A decade later, a bench led by then Chief Justice YK Sabharwal, passed a landmark judgement “ordering the centre and states to set up authorities to lay down guidelines for police functioning, evaluate police performance, decide postings and transfers, and receive complaints of police misconduct,” notes PRS Legislative Research.
For the purpose of police accountability in the event of unwarranted arrests, unlawful searches, torture and custodial murder and prevention of these events, the focus here is on the creation of a Police Complaints Authority at the State and District level.
“According to the Supreme Court’s directives, there should be a District Police Complaints Authority headed by a district sessions judge and State Police Complaints Authority by a retired judge of the High Court or Supreme Court. These judges at the district and state level should be assisted by three to five three others and the recommendation of the complaints authority must be binding on the State government,” notes Singh.
Who chooses these authorities? As per the judgement:
The head of the State level Complaints Authority shall be chosen by the State Government out of a panel of names proposed by the Chief Justice; the head of the district level Complaints Authority may also be chosen out of a panel of names proposed by the Chief Justice or a Judge of the High Court nominated by him. These Authorities may be assisted by three to five members depending upon the volume of complaints in different States/districts, and they shall be selected by the State Government from a panel prepared by the State Human Rights Commission/Lokayukta/State Public Service Commission. The panel may include members from amongst retired civil servants, police officers or officers from any other department, or from the civil society.
It was only on 14 November 2019 that the Tamil Nadu government issued an order for the constitution of the State and District level police complaints authorities.
“We should ask the Tamil Nadu government what they did to have a state and district level accountability authority in place? Why haven’t they complied with the court’s order? If these mechanisms were up and running, these authorities could have swung into action and acted more decisively. If they were set up, then why were they dysfunctional?,” asks Singh.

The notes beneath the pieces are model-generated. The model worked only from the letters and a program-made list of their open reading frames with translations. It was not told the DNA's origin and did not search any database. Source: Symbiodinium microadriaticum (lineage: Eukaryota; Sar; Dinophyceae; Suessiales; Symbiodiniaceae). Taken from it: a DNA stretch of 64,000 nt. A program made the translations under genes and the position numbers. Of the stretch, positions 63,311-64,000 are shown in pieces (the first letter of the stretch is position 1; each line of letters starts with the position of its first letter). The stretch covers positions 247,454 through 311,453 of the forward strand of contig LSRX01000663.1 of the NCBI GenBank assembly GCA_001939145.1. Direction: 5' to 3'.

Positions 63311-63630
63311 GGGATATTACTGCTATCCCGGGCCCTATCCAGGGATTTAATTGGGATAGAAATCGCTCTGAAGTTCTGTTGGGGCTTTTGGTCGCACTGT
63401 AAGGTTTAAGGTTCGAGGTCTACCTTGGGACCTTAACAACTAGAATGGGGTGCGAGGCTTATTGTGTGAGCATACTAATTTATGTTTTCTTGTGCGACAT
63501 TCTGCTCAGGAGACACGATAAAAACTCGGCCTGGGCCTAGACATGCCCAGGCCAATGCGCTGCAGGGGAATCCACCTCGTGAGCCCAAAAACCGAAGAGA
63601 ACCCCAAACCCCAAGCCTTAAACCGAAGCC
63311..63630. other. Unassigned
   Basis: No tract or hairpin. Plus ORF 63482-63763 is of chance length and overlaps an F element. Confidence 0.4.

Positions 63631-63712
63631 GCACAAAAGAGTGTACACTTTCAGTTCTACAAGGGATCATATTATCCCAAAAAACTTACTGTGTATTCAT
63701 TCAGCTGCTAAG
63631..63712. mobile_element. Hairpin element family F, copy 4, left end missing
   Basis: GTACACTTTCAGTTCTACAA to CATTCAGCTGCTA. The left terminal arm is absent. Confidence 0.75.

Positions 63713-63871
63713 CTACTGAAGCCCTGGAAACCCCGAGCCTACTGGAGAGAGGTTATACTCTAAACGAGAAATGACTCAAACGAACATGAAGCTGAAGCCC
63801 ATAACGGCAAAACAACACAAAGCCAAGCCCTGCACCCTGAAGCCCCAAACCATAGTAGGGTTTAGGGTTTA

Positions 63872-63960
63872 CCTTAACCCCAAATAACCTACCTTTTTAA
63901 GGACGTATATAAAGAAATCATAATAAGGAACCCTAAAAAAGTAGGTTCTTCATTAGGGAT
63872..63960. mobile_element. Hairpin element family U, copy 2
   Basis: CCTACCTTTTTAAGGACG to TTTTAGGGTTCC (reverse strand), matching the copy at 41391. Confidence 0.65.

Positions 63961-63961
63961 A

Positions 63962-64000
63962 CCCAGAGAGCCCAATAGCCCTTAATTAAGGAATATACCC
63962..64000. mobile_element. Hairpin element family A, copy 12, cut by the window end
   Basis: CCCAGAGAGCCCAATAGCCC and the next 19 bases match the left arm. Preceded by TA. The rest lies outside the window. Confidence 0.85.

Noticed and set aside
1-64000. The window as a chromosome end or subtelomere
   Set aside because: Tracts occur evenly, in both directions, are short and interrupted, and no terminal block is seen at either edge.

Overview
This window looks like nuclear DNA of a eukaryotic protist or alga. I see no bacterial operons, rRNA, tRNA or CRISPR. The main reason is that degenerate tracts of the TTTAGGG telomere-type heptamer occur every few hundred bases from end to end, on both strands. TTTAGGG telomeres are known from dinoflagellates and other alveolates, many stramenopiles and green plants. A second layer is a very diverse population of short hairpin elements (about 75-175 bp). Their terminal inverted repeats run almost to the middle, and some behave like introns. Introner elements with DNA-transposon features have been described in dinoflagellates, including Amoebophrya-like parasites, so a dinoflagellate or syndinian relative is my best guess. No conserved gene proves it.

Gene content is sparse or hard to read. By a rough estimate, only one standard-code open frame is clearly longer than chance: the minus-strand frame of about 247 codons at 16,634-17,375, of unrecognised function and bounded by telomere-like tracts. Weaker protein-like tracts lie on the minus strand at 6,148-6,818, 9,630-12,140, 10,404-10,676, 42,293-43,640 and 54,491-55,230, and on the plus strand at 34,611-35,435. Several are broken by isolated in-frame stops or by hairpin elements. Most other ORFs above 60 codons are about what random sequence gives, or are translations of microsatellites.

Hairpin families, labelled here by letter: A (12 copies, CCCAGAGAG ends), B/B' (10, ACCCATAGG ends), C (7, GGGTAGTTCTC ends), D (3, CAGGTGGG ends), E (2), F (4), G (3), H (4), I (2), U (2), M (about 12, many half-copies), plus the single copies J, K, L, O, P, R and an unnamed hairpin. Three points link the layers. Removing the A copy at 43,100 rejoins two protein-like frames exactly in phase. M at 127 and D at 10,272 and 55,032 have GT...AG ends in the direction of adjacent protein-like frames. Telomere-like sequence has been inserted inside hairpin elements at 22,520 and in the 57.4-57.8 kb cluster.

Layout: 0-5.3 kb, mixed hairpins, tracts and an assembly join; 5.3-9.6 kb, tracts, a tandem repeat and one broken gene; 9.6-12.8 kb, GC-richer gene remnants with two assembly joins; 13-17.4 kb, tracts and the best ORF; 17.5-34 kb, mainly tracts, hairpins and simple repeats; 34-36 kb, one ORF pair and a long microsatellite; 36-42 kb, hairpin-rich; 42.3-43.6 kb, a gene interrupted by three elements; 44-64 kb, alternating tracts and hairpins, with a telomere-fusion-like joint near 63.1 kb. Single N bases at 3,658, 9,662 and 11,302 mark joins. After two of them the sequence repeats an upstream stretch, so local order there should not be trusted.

Tamil Nadu merely constituted a State Police Complaints Authority. Defying the court’s orders, it is under the chairmanship of the Home Secretary, who is answerable to the political executive. The order passed by the court was meant to insulate the police from such external pressures. Moreover, no District Police Complaints Authority has been established in the state to probe complaints of extortion, land grabbing and such other abuse of authority at a local level.
Ensuring Police Accountability
Despite their flaws, other developed nations have systems in place to ensure better police accountability. “For example, the United Kingdom has an Independent Office for Police Conduct, comprising of a Director General appointed by the crown, and six other members appointed by the executive and the existing members, to oversee complaints made against police officers,” notes PRS Legislative in their analysis of police reforms.
The serving officer in the Northeast believes that these mechanisms for complaints at a higher level would not be needed if senior officers were alert, sensitive, and responsive. These directives were put in place only after observing several instances of dereliction of duty.
“It’s not possible to merely depend on an officer’s good character to ensure the system works. A mechanism needs to be put in place to ensure accountability,” he mentions.
“Whenever I address probationers or police officers, I tell them that their responsibility is to enforce the rule of law. In the process, if you disobey political directions and other vested interests or corrupt elements within the force, then so be it. You should be prepared to pay the price. I kept on paying the price. I was threatened with suspension, thrown out as DIG Meerut, and thrown out as DGP of UP, but I did not succumb to these pressures. Those personnel doing the right thing in this case shouldn’t be punished,” concludes Singh.
(Edited by Gayatri Mishra)